Code-golf techniques, part 1

Somewhat related photo by sydney Rae on Unsplash

Update: there are more things in part 2.

There is a game for programmers — code golf, and its particular implementation — code-golf.io. The goal is to write a shortest possible program to perform some task, and that can be done in a variety of programming languages.

I have spent some time playing this game, and accumulated a number of techniques that help making programs short, and I want to share these techniques.

Disclaimer:

  • I’m not particularly good at code-golf, and I’m pretty sure there are much more advanced things that make your code shorter. And I’m not claiming this is a full list or anything like that.
  • I’m not going to provide ready solutions to any tasks. Not spoiling the fun! But there will be code snippets.
  • Discovering these techniques is fun on its own, so, maybe you should stop reading.
  • I’m going to talk mostly about JavaScript.
  • Some techniques are really obvious. Unless it’s four in the morning and you’re having your 17th cup of coffee. Real story here…
  • What is written below is not a good practice, not a clean code, not an elegant solution, nothing like that. The only criteria is: it saves characters? then it’s legit. I believe only some of these things can be used outside golfing.

Literals

  • Check if you really need exact value, e.g. task could mention “in range from 1 to 1000” but actual last that satisfies given conditions value could be something like 998.
  • Another thing would be using scientific notation:
// Long:
for(i=0;i<10000;i++)
// Shorter:
for(i=0;i<1e4;i++)
  • Array of strings might be better formed by doing a split. If particular set of values allows that, use digit as delimiter to make expression shorter:
// Longest:
['here','goes','some','set','of','misc','strings']
// Shorter:
'here goes some set of misc strings'.split(' ')
// Shortest:
'here0goes0some0set0of0misc0strings'.split(0)
  • Don’t use unicode sequences as actual characters are counted as 1 symbol, not as 2 or more UTF-8 bytes:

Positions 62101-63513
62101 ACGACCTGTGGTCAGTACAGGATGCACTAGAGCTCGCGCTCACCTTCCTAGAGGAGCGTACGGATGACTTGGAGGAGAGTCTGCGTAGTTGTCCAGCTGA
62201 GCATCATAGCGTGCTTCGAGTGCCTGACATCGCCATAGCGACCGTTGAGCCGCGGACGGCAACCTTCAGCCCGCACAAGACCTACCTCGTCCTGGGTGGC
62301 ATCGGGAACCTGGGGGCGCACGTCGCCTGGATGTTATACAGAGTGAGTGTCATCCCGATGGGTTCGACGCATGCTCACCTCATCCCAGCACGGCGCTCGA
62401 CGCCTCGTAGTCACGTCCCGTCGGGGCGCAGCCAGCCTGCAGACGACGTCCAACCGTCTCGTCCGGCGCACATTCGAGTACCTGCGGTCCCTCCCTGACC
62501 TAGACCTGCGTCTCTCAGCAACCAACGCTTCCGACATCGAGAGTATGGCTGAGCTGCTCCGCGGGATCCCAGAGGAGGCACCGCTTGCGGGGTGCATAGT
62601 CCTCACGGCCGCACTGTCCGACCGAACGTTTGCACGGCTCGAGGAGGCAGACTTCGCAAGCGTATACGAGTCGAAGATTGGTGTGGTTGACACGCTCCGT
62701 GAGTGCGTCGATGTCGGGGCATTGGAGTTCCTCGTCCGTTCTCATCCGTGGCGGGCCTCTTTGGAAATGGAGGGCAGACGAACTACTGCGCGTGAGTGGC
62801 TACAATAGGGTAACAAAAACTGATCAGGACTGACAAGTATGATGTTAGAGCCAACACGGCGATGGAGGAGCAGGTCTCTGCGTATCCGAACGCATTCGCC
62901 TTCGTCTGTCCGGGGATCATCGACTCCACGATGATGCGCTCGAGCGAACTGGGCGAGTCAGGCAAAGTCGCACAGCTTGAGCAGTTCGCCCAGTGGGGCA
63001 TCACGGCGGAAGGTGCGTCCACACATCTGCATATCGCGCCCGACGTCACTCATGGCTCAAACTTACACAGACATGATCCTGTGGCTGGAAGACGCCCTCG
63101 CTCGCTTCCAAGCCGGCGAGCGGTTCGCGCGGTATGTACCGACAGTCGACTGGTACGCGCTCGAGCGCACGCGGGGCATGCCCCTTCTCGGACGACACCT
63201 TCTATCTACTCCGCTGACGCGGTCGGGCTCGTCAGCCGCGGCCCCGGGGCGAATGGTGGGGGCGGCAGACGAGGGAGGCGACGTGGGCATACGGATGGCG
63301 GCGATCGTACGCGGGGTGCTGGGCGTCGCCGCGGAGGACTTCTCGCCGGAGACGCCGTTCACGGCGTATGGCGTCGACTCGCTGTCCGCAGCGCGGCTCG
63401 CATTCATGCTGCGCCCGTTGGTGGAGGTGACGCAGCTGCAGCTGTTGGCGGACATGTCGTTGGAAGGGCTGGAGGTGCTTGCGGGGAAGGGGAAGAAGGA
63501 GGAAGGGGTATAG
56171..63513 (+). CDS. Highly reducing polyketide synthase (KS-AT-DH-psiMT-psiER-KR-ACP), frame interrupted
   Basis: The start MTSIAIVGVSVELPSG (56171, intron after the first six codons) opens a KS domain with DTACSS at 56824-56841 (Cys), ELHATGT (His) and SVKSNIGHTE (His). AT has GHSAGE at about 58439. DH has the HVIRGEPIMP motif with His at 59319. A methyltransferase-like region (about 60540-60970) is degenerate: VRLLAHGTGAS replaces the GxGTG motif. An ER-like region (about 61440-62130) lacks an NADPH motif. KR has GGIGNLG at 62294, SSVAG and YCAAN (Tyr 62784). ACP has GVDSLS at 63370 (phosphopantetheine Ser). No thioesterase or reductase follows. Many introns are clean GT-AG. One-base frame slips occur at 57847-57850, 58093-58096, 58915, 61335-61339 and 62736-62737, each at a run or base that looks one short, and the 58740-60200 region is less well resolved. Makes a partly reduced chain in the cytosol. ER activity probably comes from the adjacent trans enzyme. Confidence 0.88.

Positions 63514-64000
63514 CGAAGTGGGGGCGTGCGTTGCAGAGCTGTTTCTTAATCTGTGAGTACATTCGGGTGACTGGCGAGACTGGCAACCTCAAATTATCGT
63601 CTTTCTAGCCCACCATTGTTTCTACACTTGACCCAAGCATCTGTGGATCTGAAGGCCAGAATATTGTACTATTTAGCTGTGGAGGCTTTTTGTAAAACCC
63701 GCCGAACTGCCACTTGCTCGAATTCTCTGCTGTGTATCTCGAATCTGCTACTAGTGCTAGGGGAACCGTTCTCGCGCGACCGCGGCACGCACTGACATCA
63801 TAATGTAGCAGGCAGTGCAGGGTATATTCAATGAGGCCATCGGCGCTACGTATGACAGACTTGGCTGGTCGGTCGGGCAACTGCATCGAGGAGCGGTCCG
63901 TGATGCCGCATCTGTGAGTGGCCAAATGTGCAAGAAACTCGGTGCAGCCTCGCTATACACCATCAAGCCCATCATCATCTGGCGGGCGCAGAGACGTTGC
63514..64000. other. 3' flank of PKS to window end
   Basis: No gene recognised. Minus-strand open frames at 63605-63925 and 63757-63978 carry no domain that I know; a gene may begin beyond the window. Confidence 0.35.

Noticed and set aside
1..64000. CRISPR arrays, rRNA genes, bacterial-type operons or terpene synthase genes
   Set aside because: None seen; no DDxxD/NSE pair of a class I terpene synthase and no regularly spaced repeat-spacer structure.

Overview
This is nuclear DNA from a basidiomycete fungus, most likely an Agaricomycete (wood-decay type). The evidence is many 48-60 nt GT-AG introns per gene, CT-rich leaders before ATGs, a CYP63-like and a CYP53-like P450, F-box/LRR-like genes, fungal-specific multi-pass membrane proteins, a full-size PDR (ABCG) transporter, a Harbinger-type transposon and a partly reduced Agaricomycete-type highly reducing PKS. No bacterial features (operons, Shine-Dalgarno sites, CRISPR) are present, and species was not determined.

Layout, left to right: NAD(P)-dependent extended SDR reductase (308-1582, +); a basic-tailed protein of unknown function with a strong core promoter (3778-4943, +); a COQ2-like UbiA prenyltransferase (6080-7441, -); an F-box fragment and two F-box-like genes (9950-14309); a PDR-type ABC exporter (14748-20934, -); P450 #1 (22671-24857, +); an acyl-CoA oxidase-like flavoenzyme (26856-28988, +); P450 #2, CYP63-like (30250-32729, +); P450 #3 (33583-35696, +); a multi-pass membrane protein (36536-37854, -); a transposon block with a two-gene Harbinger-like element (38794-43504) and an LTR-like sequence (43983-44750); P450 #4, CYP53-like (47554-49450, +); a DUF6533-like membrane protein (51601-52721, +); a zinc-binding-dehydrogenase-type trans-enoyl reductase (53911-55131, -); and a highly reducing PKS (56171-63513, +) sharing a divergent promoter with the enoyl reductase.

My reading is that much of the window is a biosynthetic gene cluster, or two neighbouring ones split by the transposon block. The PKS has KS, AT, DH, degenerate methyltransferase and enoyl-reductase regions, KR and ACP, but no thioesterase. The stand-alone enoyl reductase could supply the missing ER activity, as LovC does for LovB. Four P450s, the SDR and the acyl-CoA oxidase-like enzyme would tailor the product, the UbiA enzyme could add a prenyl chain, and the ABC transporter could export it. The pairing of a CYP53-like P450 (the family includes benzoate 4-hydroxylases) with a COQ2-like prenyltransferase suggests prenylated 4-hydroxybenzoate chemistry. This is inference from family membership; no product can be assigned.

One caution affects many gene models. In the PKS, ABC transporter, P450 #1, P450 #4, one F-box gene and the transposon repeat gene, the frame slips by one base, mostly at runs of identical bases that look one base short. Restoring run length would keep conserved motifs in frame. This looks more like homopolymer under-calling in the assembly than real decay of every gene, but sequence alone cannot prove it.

// Unusable:
a=String.fromCodePoint(128513)
// Long:
a='\u{01F601}'
// Shortest:
a='😁'

Variables

  • Define by assigning initial value instead of let, const, var (and don’t forget they are global because of that):
// Long:
let a=1,b=2,c=3
// Short:
a=1,b=2,c=3
  • If using functions, check if you really need to pass variable; maybe having it global is just OK:
// Long:
f=(k,n)=>k<n?k+f(k-1,n):0
f(3,5)
// Short:
n=5;f=n=>k<n?k+f(k-1):0
f(3)
  • If you need variable local to function, define it as parameter, possibly with initialization:
// Example usage:
g(10,v=>g(5,print))
// Can't reuse global i, the following won't work with recursion:
g=(n,f)=>{for(i=1;i<10;i++)f(i)}
// This one is safe, and only one character longer:
g=(n,f,i=1)=>{for(;i<10;i++)f(i)}
  • Use chained assignment if initial values are the same:
// Long:
for(a=0,b=0,c=0;a<10;a++)
// Short:
for(a=b=c=0;a<10;a++)
  • If you need to initialize array with some values, and some variables need to have same initial values, combine everything:
// Long:
for(m=[0],i=0;i<10;i++)
// Short:
for(m=[i=0];i<10;i++)
  • Destructuring assignment could be very useful:
// Swapping values:
[a,b]=[b,a]
// Computing next value and storing previous, all in one move:
[p,c]=[c,c*2]
  • Also, destructuring array into single variables might be shorter than using indexes:
// Long:
X[0]+X[1]*X[2]+X[2]/X[3]
// Short:
[a,b,c,d]=X;a+b*c+c/d

That’s all for now. In the next story I’ll cover some expressions, type conversions, and more.